What would you give for 1,000 more miles of improved trout river habitat throughout the country?

When you think about it, that amounts to more water than some of the most legendary trout rivers, like the Henry’s Fork (of the Snake) or Colorado’s Roaring Fork, or the West Branch of the Delaware, combined. In an era when we anglers worry about things like pressure on waters, fragile species that need access to spawning water, and so forth, nobody in their right mind (who fishes) can argue against the need for more viable and productive trout habitat.

And while there are many conservation efforts underway to restore and protect good fly fishing water, an effort to “reconnect” habitat, spearheaded by The Orvis Company Inc. and Trout Unlimited may now be the most significant and important program underway now in the Continental United States that can improve the quality of fly fishing opportunities for generations to come. Called the “1,000 Miles Campaign,” the initiative is designed to deliver exactly what the name implies: 1,000 miles of healthy and productive trout water within the next 10 years.

While there has been a lot of hoopla lately about tearing down dams that impede the migration of wild fish (no doubt a worthy cause), some of the culprits that impede good fishing are more subtle in stature, but no less devastating. Culverts, especially old and poorly designed ones, that dissect small streams can impede the movements of migratory trout and salmon, blocking certain species from their native spawning habitat, and affecting the quality of these fisheries as a whole. By removing the culverts, the net result will be more, happier fish, and in turn, more productive, valuable water for sport anglers.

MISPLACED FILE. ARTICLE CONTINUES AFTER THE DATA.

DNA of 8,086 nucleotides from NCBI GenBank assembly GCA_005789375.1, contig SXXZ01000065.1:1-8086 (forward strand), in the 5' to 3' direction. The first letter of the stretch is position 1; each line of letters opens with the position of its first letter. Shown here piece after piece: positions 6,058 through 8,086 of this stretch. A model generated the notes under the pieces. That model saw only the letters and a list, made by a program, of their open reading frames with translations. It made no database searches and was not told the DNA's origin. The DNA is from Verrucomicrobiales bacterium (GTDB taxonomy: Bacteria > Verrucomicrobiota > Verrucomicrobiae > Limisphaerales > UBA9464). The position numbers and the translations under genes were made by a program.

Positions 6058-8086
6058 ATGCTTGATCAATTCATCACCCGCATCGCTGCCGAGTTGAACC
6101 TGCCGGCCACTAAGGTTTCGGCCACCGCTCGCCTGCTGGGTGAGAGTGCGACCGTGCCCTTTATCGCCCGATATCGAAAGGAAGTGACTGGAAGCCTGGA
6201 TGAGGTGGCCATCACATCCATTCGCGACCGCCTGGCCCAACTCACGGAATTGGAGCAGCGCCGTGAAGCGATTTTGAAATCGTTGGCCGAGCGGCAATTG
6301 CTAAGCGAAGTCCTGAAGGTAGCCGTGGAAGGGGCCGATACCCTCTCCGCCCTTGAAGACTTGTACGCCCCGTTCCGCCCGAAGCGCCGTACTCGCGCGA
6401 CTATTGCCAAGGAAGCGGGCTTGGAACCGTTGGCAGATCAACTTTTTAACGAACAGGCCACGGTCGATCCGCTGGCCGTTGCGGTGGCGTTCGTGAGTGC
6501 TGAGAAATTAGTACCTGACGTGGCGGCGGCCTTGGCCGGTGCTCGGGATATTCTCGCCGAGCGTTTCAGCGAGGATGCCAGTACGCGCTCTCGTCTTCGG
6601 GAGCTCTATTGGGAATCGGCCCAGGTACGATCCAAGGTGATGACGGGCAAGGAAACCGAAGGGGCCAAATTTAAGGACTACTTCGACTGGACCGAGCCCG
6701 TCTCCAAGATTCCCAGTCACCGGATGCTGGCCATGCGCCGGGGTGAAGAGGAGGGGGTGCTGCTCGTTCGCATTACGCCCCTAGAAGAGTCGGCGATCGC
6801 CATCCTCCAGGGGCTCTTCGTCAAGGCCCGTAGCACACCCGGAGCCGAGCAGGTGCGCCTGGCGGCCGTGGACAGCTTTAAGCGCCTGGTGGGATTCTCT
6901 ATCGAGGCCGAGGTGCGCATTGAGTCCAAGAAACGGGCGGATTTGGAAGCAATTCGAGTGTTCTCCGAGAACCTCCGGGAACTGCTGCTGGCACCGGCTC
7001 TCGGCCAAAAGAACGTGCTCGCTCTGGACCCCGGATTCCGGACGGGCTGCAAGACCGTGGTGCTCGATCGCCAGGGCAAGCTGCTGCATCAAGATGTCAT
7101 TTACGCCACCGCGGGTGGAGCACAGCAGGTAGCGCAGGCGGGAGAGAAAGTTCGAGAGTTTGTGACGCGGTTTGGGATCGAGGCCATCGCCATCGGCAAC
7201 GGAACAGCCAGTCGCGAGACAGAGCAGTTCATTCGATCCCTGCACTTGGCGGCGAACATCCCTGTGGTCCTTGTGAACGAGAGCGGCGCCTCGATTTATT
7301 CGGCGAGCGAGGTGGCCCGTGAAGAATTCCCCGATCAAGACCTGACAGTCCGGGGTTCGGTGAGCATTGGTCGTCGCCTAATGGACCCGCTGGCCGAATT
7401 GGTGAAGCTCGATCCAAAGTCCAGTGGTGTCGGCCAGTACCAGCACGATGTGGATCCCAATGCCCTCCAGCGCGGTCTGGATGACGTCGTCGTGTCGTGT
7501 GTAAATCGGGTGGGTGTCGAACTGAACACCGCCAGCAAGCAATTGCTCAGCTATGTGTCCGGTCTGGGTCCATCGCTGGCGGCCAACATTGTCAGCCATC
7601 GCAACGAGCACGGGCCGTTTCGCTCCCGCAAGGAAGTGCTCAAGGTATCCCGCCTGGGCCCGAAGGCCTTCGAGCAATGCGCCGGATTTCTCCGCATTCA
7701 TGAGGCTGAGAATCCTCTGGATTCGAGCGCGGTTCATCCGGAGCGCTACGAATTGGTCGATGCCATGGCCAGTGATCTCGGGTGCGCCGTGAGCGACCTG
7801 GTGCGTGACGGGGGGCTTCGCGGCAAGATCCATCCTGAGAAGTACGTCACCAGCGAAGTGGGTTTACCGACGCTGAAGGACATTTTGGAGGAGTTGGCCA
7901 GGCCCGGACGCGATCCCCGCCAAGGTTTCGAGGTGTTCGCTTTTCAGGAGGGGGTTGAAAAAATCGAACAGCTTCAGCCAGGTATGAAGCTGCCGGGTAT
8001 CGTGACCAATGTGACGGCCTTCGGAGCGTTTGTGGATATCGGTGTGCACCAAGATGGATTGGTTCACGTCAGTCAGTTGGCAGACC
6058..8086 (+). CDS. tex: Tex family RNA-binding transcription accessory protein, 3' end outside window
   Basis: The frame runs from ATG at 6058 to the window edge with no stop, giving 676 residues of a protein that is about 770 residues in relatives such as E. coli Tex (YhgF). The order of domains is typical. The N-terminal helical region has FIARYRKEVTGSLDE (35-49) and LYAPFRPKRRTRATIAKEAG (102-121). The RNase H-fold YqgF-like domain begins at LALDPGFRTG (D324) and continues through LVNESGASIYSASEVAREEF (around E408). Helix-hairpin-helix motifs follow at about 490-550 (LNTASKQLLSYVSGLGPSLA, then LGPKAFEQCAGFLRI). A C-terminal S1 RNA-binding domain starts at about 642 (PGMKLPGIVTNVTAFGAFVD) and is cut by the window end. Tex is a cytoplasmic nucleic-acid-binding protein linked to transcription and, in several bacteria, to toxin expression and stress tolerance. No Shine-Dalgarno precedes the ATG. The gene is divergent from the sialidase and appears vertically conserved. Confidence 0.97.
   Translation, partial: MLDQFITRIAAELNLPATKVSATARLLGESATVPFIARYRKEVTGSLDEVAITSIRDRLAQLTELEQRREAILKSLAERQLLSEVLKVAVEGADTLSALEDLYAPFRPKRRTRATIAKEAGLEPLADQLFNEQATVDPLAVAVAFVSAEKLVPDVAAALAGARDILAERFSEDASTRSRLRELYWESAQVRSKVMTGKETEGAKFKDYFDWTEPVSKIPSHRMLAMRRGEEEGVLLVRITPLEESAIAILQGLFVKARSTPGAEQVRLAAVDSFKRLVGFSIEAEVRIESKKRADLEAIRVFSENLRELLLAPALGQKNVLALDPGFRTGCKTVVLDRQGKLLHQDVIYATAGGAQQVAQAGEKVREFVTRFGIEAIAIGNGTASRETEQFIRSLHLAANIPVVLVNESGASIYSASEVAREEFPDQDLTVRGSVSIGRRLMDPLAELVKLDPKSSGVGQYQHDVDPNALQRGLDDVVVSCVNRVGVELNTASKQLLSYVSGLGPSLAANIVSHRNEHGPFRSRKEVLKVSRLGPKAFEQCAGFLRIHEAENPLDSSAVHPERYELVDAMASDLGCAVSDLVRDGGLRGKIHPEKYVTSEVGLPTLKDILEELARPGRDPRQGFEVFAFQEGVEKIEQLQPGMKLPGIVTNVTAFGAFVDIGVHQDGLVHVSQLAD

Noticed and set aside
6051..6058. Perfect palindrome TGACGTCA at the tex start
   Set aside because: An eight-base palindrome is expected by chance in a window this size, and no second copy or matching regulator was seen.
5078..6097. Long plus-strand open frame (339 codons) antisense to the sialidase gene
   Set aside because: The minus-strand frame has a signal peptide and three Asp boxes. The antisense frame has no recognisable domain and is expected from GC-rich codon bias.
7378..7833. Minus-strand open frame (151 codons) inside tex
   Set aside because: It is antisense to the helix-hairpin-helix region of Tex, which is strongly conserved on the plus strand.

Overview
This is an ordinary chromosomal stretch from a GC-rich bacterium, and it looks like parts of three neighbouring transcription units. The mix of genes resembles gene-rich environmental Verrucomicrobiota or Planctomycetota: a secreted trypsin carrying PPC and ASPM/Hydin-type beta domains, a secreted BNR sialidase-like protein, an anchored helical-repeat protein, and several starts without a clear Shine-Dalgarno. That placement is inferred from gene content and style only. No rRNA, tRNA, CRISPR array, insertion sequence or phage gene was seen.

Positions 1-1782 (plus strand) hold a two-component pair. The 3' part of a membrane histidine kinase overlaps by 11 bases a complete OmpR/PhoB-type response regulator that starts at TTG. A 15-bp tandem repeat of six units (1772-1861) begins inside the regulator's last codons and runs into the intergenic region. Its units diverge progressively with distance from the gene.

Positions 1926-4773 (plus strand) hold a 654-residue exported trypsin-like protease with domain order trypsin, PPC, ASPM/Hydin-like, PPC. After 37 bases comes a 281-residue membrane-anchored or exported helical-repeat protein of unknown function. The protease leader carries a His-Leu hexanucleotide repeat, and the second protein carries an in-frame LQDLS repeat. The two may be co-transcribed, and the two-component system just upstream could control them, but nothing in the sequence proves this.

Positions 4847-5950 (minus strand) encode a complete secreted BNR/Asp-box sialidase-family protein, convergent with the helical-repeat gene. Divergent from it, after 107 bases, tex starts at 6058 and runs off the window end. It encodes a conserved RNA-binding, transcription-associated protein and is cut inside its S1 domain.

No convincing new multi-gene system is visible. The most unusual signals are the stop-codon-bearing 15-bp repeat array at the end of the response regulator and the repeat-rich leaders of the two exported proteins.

It’s a pretty simple deal with a clear objective, and hundreds of miles have already been improved. And if you donate to this cause, Orvis will match your money, giving more power to the overall program.

This is a significant initiative that frankly isn’t getting the attention it deserves from the angling community. It is national in scope. Fish will benefit, and regardless if a project is happening in your immediate backyard or not, you as an angler will win also. After all, if I told you we could create more productive water that would stretch from Denver to Bozeman and beyond, you’d sign on, wouldn’t you?